Hundreds of cops formed a sea of blue at the street renaming ceremony outside of the 113th Precinct on Baisley Blvd. for NYPD officer John Scarangella, gunned down 30 years ago in the line of duty.
It was a sunny day on 231st Street on May 1, 1981, when a young man was getting ready to go to August Martin H.S. to take a science test and heard a crash. He didn’t want to be late for school and waited till after he took his test to call 911.
Two officers responded and took an attempted burglary report in St. Albans. The young man mentioned seeing a white van with NJ license plates. One or two blocks away, the two officers spotted the white van and followed it to 116th Avenue and 203rd Street, where they pulled them over. Before they could get out of their patrol car, the perp and his passenger got out of the van and fired 28 shots into the patrol car with semi-automatic weapons.
John Scarangella was hit twice in the head, but was able to jot down the license plate number of the white van – 621PJZ, which led to the capture and conviction of the two perps. He died two weeks later. His partner Richard Rainey was shot 14 times and survived. The two perps, James Dixon-York and Anthony Laborde were both members of the Black Liberation Army, an off shoot of the Black Panther Party. After three trials, both were sentenced to 25 years to life in prison.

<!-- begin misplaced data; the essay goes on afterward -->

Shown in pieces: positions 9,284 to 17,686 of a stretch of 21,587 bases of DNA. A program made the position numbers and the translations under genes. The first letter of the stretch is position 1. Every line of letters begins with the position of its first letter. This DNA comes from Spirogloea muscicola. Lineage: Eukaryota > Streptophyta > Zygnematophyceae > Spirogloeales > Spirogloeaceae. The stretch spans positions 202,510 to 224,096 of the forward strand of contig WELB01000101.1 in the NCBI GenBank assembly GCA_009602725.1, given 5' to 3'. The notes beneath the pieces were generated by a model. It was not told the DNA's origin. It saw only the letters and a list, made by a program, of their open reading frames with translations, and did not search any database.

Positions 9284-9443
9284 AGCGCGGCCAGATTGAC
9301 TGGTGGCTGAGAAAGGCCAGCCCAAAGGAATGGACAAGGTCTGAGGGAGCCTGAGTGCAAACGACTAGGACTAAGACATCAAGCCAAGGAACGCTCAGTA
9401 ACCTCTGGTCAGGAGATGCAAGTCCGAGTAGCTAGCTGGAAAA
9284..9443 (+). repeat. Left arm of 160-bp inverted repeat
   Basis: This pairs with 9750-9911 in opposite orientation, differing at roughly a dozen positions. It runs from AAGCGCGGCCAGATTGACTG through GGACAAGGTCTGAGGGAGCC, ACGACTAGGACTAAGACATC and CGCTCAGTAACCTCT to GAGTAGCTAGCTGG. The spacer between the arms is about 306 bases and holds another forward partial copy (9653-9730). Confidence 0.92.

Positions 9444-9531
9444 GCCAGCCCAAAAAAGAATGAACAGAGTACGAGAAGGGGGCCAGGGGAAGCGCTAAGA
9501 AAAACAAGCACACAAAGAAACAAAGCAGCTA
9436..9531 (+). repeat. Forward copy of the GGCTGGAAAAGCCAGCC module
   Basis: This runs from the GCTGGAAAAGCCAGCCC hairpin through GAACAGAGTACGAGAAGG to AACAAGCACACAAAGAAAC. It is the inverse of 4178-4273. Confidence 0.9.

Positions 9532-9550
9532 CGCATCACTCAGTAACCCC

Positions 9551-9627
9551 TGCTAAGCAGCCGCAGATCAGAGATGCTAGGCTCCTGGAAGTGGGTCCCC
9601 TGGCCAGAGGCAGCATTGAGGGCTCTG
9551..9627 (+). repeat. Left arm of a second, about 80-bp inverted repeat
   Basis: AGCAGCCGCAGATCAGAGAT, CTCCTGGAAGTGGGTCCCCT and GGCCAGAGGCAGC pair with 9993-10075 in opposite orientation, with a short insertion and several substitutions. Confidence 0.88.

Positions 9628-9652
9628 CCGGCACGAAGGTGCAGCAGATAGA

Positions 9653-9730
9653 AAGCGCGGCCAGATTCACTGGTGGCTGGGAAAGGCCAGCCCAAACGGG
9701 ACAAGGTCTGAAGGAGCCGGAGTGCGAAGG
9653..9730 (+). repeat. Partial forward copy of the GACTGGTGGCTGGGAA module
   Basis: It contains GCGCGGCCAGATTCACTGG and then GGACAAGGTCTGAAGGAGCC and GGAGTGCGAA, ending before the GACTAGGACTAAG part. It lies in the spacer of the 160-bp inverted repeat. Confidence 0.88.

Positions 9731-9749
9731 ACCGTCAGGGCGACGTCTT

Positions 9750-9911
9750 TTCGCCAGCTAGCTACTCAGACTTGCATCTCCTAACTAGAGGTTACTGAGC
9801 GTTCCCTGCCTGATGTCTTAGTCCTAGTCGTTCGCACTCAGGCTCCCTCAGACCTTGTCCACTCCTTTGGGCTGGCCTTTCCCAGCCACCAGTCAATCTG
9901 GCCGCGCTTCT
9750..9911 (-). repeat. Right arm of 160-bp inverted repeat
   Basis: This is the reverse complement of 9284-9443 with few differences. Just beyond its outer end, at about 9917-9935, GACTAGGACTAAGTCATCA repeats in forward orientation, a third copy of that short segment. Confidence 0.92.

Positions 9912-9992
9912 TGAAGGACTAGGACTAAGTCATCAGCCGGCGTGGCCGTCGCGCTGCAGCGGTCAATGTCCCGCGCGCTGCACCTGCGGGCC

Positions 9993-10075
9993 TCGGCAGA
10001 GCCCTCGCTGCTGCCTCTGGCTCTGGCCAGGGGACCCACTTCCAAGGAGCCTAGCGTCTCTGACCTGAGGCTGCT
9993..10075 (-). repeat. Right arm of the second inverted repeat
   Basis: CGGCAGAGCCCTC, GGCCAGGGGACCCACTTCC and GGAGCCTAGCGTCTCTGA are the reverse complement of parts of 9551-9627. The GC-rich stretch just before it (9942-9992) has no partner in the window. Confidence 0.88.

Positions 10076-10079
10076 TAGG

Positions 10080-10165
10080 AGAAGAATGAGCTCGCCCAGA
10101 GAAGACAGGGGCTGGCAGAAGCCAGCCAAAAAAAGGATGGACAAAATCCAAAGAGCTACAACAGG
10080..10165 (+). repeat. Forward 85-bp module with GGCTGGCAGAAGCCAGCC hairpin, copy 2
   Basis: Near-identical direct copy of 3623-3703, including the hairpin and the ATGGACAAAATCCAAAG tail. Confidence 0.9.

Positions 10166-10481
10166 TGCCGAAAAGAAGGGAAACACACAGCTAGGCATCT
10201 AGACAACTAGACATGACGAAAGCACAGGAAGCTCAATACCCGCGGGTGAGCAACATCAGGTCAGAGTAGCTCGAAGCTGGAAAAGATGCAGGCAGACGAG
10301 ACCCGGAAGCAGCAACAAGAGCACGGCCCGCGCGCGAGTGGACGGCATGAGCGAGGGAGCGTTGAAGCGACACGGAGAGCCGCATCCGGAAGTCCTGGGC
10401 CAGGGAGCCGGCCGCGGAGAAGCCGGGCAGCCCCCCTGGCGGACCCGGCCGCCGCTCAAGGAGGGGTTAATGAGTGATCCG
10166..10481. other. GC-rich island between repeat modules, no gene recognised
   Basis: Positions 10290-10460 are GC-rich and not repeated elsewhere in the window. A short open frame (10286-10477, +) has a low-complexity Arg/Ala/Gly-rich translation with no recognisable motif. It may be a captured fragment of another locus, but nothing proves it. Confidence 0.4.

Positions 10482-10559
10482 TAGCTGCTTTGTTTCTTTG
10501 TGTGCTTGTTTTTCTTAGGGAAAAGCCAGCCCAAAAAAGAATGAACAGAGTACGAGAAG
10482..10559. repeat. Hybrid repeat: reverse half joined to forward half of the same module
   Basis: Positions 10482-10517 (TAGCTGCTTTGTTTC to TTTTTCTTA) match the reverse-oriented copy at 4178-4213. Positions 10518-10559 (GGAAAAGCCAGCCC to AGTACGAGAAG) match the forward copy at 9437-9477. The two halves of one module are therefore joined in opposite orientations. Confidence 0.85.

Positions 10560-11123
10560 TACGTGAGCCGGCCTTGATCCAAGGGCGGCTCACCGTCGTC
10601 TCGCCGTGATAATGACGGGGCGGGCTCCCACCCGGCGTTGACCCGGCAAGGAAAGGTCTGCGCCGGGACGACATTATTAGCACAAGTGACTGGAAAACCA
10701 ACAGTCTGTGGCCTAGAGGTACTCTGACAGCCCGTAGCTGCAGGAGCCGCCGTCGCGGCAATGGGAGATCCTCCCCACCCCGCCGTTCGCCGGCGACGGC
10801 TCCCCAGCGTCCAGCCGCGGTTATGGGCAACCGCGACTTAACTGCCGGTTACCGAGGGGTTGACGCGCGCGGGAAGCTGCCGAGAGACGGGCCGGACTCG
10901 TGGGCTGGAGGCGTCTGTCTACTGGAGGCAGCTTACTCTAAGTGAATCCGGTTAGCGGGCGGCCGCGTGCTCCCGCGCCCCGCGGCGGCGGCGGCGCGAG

The family and a family friend, Det. Mark Lobel tried for many years to get the street renamed to honor Scarangella. They were turned down three times by Community Board 12. Councilman Leroy Comrie stepped in and overruled the community board.
Thomas Scarangella, who was only five years old when his father was killed, is a police officer who spoke on behalf of the family.
He described his father as a quiet man who loved his family and devoted 12 years to this city in a job he loved. During those 12 years, he received many commendations and saved a few lives. The feeling of loss never goes away, he said, even though it happened 30 years ago, it is like it happened yesterday.
He also said NY’s finest became their family, and recalled the weekend getaways and trips to Coney Island and picnics. Thomas Scarangella is 37 and married with children. This day means so much to the family and the grandchildren who never knew their grandfather. When our children ask about their grandpa, we can bring them here, he said.
PBA President Patrick Lynch said this was the largest turnout he had ever seen for a street remaining. Senator Malcolm Smith, Assemblywoman Barbara Clark and Assemblyman William Scarborough and Councilman Leroy Comrie were all there to honor the police officer who gave his life to protect the people of Southeast Queens.